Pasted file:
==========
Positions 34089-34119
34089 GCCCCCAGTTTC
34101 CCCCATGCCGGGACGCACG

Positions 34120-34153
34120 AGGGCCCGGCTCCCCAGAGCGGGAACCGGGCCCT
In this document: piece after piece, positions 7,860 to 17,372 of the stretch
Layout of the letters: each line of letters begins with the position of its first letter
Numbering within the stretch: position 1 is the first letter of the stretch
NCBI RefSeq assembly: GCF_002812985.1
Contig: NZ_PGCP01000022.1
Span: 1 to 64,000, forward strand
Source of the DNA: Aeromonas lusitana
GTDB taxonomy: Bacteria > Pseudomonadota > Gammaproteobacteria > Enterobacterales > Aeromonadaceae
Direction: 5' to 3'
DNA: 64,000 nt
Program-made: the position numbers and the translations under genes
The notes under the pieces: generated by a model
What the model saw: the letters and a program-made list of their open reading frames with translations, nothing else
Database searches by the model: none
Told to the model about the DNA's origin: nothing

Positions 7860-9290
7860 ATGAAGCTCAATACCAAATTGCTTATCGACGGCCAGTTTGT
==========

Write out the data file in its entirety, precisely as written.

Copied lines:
Positions 34089-34119
34089 GCCCCCAGTTTC
34101 CCCCATGCCGGGACGCACG

Positions 34120-34153
34120 AGGGCCCGGCTCCCCAGAGCGGGAACCGGGCCCT
In this document: piece after piece, positions 7,860 to 17,372 of the stretch
Layout of the letters: each line of letters begins with the position of its first letter
Numbering within the stretch: position 1 is the first letter of the stretch
NCBI RefSeq assembly: GCF_002812985.1
Contig: NZ_PGCP01000022.1
Span: 1 to 64,000, forward strand
Source of the DNA: Aeromonas lusitana
GTDB taxonomy: Bacteria > Pseudomonadota > Gammaproteobacteria > Enterobacterales > Aeromonadaceae
Direction: 5' to 3'
DNA: 64,000 nt
Program-made: the position numbers and the translations under genes
The notes under the pieces: generated by a model
What the model saw: the letters and a program-made list of their open reading frames with translations, nothing else
Database searches by the model: none
Told to the model about the DNA's origin: nothing

Positions 7860-9290
7860 ATGAAGCTCAATACCAAATTGCTTATCGACGGCCAGTTTGT